When Things Go Wrong on Tour
In an intense sports match or battle, things often come down to mistakes and how you can recover from them. It’s no different when you’re touring in a band. Things happen: the van breaks down, shows get canceled, someone gets sick, equipment gets stolen. It’s being prepared for those moments and how you respond to those situations that define who you are, your level of professionalism, and will often determine your ultimate success. Here are a few common scenarios:
Your Show Gets Canceled
If you arrive at the venue to find it closed down or learn that the promoter has double booked the show (which happens more than any of us in the industry would like), you’ll want to make the most of the situation. If you want get paid/sell merch/gain exposure, you’ll need a plan to get in front of some people and book another gig ASAP. Get on the internet or grab a phone book and start calling everyone possible: live music venues, restaurants, bars, strip clubs, book stores, record stores, etc. and see if you just can get on a stage somewhere in town. But there things you can do too:
- Busking – Play on a busy street corner, open guitar case for tips, and promote yourself. Many musicians have made fulltime careers from this. If anything, some pay and exposure than nothing!
- Taking a Night Off – If you’re playing every night, maybe you just want a break. Take care of yourself, rest, etc.
- Online Performance – You could spend that time catching up with fans online. Set up an account on ustream.com and host a live online concert (probably just acoustic) and asking fans to support you using a PayPal donate link.
Nobody likes a cancelation but you might as well make the most of every opportunity. It’s better than throwing a fit and damaging the relationship with a local promoter or being bitter all night.
Your Van or Trailer Breaks Down
This is where roadside assistance comes in handy. Look at plans for your cell phone; it’s generally less than $5 per month but you get the level of service from AAA gold: long distance towing, roadside repairs, etc. You’ll want a long tow option in case you break down in-between cities. The best part is that you can activate it for the months you are traveling and then just turn off that service when you’re not on tour anymore.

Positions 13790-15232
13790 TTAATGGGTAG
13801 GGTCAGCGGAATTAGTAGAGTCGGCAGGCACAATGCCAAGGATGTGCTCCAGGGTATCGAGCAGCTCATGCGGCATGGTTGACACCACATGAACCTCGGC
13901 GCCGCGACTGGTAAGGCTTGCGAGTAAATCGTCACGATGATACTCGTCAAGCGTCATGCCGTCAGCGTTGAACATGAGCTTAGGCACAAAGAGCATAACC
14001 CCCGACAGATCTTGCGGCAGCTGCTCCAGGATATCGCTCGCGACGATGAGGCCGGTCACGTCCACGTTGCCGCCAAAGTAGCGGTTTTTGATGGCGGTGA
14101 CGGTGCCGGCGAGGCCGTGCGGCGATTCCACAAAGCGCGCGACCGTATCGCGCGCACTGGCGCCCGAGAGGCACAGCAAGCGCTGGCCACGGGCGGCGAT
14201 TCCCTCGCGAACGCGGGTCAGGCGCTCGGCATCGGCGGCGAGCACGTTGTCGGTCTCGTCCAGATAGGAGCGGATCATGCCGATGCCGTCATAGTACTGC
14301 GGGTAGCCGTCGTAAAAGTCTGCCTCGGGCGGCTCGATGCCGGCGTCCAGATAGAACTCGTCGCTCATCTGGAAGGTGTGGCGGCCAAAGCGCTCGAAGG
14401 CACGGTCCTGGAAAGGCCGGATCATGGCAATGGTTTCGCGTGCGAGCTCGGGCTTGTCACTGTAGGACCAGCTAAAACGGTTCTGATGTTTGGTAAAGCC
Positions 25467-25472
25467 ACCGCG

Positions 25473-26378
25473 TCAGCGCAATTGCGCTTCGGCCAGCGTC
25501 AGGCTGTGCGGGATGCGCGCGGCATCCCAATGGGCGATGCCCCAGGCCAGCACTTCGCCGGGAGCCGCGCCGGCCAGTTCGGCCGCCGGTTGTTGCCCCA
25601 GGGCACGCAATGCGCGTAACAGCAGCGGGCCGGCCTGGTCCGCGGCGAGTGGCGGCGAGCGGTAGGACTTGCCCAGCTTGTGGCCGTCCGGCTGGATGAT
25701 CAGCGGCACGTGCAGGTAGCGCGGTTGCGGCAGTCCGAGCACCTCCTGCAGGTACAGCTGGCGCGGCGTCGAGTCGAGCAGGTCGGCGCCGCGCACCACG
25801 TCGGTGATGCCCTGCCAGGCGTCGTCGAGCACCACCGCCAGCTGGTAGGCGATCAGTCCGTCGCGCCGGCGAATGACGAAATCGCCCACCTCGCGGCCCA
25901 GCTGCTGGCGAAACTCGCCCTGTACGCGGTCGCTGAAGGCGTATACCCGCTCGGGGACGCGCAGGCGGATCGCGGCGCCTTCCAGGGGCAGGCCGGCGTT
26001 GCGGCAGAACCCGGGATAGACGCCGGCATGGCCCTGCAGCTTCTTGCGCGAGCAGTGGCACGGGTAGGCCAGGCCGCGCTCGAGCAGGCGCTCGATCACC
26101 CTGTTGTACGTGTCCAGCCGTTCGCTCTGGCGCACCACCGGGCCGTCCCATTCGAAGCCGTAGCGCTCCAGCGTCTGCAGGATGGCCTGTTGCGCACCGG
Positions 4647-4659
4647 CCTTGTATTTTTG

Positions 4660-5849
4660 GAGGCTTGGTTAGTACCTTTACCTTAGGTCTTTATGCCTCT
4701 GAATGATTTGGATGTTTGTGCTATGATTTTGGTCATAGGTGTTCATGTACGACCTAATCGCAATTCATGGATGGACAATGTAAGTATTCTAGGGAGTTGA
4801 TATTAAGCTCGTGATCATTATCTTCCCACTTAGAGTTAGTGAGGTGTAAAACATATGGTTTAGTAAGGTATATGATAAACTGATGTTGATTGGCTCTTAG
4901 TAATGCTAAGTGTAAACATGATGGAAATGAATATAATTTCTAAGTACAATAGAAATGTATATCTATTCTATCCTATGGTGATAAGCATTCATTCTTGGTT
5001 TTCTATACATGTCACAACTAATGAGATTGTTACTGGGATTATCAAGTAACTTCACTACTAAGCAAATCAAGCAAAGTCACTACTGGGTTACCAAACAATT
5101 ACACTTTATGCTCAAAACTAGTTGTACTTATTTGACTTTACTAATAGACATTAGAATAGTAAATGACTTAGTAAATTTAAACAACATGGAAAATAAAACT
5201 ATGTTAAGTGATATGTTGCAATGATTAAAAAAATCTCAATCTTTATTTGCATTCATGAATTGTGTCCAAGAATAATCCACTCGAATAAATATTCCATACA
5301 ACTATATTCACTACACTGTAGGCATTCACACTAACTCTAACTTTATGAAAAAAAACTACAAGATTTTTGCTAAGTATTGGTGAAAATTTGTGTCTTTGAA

Just remember in emergency situations to stay calm, make sure everyone is safe, and then call for help.
Your Music Equipment Gets Lost or Stolen
In a recent entry, I talked about documenting and creating an inventory of your gear incase it does get stolen. Have that information handy and call the police to file a report, then call your insurance company. In addition, you’ll want to:
- Post on the local craigslist. Musicians are usually great about supporting each other on this and will help keep an eye out for stolen goods. You’ll also want to check Craigslist or Ebay to see if your gear ends up there for sales. Same with local pawnshops, though that’s usually the responsibility of said shops and the local police.
- Let the local media know. Often times they’ll help with getting the word about the stolen gear (and might even some press for you)
- Find a way to finish your tour. You might need to borrow gear every night for your remaining gigs – check with promoters/venues to see if a backline is available or ask the other bands that you’re sharing the bill with if you can use some of their equipment. In a worst case scenario, you can buy some used gear or finance some new stuff.
Your Band is at Each Other’s Throats
It’s pretty common for a group of people to begin annoying each other at some point when they’re around each other non-stop. Take some time apart. Be sure to have some time to yourself – either walking around town, reading a book, or whatever you like to do. When arguments arise, take a step back and give each other some air and then talk to each other like grown adults rather than doing things to hurt feelings or ego’s.